TABLE 2
Bit allocation of Generic and Interoperable full-rate
CDMA2000 Rate Set II based on the AMR-WB standard at 12.65 kbit/s.
Bits per Frame
Generic Interoperable
Parameter FR FR
Class Info
VAD bit 1
LP Parameters 46 46
Pitch Delay 30 30
Pitch Filtering 4 4
Gains 28 28
Algebraic Codebook 144 144
FER protection bits 14
Unused bits 13
Total 266 266

In case of stable voiced frames, the Half-Rate Voiced coding is used. The half-rate voiced bit allocation is given in Table 3. Since the frames to be coded in this communication mode are characteristically very periodic, a substantially lower bit rate suffices for sustaining good subjective quality compared for instance to transition frames. Signal modification is used which allows efficient coding of the delay information using only nine bits per 20-ms frame saving a considerable proportion of the bit budget for other signal-coding parameters. In signal modification, the signal is forced to follow a certain pitch contour that can be transmitted with 9 bits per frame. Good performance of long-term prediction allows using only 12 bits per 5-ms subframe for the fixed-codebook excitation without sacrificing the subjective speech quality. The fixed-codebook is an algebraic codebook and comprises two tracks with one pulse each, whereas each track has 32 possible positions.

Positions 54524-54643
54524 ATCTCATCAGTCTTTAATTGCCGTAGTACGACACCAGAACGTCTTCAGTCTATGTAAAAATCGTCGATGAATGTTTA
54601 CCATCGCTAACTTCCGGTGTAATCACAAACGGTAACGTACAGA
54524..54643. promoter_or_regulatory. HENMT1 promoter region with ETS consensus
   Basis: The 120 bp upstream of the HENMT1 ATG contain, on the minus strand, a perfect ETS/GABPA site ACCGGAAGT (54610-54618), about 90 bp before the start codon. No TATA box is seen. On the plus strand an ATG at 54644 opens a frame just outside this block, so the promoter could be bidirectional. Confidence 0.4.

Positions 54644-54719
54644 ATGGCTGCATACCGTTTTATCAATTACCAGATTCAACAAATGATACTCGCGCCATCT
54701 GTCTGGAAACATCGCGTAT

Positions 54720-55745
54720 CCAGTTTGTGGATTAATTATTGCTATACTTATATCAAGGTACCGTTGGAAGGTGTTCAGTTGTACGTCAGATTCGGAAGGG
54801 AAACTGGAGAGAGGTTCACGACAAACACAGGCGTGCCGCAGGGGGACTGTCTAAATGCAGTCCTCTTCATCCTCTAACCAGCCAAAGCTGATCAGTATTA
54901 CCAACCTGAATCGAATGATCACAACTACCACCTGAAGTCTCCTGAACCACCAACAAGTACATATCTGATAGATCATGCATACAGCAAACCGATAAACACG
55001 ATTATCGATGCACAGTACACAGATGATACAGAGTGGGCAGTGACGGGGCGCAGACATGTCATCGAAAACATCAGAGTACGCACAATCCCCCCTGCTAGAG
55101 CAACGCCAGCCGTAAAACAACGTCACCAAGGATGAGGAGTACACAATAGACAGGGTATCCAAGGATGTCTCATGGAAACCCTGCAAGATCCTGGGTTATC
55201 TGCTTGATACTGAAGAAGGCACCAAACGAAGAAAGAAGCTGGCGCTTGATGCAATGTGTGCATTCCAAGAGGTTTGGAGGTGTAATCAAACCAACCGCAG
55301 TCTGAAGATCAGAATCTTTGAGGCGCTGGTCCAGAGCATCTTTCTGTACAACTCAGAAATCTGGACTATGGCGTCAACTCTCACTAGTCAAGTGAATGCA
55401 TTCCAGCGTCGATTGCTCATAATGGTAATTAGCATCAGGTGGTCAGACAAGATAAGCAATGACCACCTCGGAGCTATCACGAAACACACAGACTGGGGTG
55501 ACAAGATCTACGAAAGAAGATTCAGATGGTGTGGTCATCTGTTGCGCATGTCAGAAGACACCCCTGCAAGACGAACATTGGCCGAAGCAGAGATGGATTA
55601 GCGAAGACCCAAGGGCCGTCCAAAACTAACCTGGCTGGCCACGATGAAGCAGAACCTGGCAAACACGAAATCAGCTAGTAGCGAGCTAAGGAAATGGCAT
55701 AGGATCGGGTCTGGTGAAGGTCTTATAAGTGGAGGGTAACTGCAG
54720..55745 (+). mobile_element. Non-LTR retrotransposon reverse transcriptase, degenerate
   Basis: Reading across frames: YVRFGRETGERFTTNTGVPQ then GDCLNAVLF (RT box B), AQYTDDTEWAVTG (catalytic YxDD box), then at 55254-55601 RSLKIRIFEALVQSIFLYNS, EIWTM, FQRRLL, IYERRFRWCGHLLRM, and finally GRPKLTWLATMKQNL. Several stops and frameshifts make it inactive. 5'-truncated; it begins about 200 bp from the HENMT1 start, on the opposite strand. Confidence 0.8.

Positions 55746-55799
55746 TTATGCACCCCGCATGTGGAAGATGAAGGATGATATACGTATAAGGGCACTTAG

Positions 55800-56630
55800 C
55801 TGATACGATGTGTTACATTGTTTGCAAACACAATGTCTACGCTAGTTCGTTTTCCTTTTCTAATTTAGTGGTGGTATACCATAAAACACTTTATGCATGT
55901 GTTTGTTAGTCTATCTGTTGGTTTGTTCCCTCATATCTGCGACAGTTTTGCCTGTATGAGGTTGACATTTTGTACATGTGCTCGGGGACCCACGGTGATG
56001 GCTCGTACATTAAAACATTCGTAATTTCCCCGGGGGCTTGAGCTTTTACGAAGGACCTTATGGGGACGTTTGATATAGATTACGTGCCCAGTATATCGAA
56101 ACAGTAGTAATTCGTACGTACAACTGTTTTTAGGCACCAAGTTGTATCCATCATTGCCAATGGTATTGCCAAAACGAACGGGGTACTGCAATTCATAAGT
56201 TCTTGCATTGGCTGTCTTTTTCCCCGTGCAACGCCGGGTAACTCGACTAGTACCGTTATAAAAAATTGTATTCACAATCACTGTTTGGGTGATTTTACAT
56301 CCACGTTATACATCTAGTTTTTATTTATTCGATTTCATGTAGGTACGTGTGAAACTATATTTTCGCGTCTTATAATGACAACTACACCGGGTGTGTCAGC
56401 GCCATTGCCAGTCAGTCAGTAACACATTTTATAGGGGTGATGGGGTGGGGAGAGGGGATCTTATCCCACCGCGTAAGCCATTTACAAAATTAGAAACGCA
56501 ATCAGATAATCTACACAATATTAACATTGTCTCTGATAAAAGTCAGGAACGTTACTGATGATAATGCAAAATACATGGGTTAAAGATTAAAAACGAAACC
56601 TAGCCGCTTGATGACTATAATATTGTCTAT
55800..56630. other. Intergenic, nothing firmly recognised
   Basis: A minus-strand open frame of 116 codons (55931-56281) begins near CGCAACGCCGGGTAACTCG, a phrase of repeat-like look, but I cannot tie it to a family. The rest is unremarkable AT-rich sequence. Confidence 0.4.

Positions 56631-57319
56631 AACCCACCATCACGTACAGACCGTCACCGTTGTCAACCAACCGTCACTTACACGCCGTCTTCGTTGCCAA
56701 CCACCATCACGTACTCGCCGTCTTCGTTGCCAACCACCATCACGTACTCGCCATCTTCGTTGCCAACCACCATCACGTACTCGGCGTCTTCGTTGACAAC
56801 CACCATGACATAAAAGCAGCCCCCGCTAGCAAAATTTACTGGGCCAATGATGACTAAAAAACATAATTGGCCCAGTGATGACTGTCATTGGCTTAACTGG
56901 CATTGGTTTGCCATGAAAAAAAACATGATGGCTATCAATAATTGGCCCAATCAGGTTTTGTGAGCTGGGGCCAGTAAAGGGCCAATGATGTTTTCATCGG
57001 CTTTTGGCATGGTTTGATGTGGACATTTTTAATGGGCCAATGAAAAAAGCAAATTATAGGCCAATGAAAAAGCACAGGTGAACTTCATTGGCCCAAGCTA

TABLE 3
Bit allocation of half-rate Generic, Voiced,
Unvoiced according to CDMA2000 Rate Set II.
Bits per frame
Generic Voiced Unvoiced Interoperable
Parameter HR HR HR HR
Class Info 1 3 2 3
VAD bit 1
LP Parameters 36 36 46 46
Pitch Delay 13 9 30
Pitch Filtering 2 4